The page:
Shortly after I was settled, we were on the move. We took off to the south, which meant we got to taxi by the line of brand spanking new Boeing 737s before lifting off.
We lined up for take off and received clearance. I am sure the take off seemed like any other 737 take off for the folks in the back, but for me, it felt like a rocket-ship. I kept going from watching the view out the front windows, to watching the pilots complete all their post take off tasks. I was once again in awe for those men and women who get to experience andÂ complete take offs in jets like these each and every day.
Being Seattle, it got cloudy pretty quickly after lift off, making the outside views not so great. No worries, I had plenty of things to entertain me inside the flight deck.Â Although I could have easily stayed up front during the entire flight, I figured I should probably check out the back — you know for the story and such.
After figuring out how to get out of the jump seat (I looked graceful I tell you), I was just in time for a catered meal service. The plates, silverware and glasses were all custom for the aircraft (I am guessing chosen by the previous owners). The customization was just one of the small classy things that kept making the experience one of a kind.
About 20 minutes before landing, it was time to head back to the front of the plane to get myself into the jump-seat (I was a pro the second time around). After getting situated, I took a look out the windows. Holy crap!
Mountains look pretty cool from the side windows,Â but nothing can beat seeing the beautiful Alaska landscape from the front of the plane. I was truly in awe and so were both of the pilots.
After landing, we pulled up to one of the FBO’s for the aircraft to get gas before continuing their journey to Asia. Unfortunately, I had to get off the plane and this is where my billionaire experience quickly turned back to real life.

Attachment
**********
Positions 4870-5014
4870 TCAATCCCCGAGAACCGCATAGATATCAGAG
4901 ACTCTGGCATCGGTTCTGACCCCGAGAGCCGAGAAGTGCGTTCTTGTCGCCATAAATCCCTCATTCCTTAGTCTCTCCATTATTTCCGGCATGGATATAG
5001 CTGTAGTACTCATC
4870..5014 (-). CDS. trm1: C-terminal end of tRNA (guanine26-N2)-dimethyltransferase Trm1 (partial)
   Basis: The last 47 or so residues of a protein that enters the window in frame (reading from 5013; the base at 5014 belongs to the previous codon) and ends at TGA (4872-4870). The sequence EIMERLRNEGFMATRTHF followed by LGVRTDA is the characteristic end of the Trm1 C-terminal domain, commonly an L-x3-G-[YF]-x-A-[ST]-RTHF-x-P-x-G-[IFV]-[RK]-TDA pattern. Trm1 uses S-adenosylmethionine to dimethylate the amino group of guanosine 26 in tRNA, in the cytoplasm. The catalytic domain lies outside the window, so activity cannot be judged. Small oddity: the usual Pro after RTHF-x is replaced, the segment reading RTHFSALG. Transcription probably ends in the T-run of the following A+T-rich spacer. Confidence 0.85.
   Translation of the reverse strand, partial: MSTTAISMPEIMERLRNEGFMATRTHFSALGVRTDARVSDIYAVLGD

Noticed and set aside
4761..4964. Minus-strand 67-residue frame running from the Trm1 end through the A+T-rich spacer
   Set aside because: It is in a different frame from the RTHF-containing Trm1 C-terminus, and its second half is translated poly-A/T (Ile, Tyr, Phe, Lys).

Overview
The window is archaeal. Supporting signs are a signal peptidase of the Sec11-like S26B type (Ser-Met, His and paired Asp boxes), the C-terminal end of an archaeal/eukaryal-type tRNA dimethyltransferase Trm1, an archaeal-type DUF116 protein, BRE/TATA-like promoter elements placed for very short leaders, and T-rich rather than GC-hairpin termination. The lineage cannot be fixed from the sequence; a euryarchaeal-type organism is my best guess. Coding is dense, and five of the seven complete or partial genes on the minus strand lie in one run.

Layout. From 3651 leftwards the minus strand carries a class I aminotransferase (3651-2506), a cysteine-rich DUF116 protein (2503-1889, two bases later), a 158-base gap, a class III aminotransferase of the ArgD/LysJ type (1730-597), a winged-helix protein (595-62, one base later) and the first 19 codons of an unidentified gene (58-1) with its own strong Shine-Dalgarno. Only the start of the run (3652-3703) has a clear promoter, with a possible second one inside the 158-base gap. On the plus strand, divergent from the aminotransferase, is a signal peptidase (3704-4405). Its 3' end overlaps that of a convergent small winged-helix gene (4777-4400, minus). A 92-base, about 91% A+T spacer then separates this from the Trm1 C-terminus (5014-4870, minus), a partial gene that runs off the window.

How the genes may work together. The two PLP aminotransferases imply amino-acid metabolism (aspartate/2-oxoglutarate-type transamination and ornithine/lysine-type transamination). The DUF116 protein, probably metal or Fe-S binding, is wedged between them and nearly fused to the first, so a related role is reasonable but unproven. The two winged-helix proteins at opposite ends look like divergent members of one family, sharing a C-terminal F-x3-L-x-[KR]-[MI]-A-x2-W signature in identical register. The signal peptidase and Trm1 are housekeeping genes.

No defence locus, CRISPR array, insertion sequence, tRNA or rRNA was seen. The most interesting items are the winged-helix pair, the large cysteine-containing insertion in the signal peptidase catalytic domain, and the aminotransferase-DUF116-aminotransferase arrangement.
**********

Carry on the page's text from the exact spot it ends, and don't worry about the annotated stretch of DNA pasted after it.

The FBO was kind enough to give me a ride back over to the public terminal (you know, the place where people without private jets fly from). Once getting inside, I took off my suit jacket, undid my tie and even un-tucked my shirt. I was once again economy-David and ready to board my Alaska Airlines Boeing 737-800 home.
Don’t get me wrong, I normally enjoy flying Alaska. Heck, I even had an empty middle seat next to me. But it was hard sitting in seat 27A looking forward, thinking of what the plane would look like configured as a Boeing Business Jet. I maybe forever be spoiled, but that is okay.
There are very few people in this world who have the means to own an aircraft like the BBJ. So, how much do Boeing Business Jets costs? To get the BBJ1 brand new, it will cost you about $57 million. That will only get you an empty plane, so make sure to set aside another $20-$25 million for the interior. That is the cheapest model. See the following chart for how much other Boeing Business Jets costs:
Needless to say, you probably should start saving now. The large majority of the owners of these aircraft are leaders of the world, either in government or in business. I felt very happy to be invited into that world for just a few hours. A big thanks to Boeing Business Jets for inviting me along and letting me share my experience. Now to get on one of those 747-8I BBJs…
NOTE: Out of respect for the previous owners, I have chosen not to identify them. I know many of you are pretty savvy at tracking this stuff down. If you do find this kind of information I kindly ask you not list any information in the comments. Thank you for your understanding.Â
MORE BOEING BUSINESS JET PHOTOS:
|This story written by…David Parker Brown, Editor & Founder.David started AirlineReporter.com in the summer of 2008, but has had a passion for aviation since he was a kid. Born and raised in the Seattle area (where he is currently based) has surely had an influence and he couldn’t imagine living anywhere else in the world.|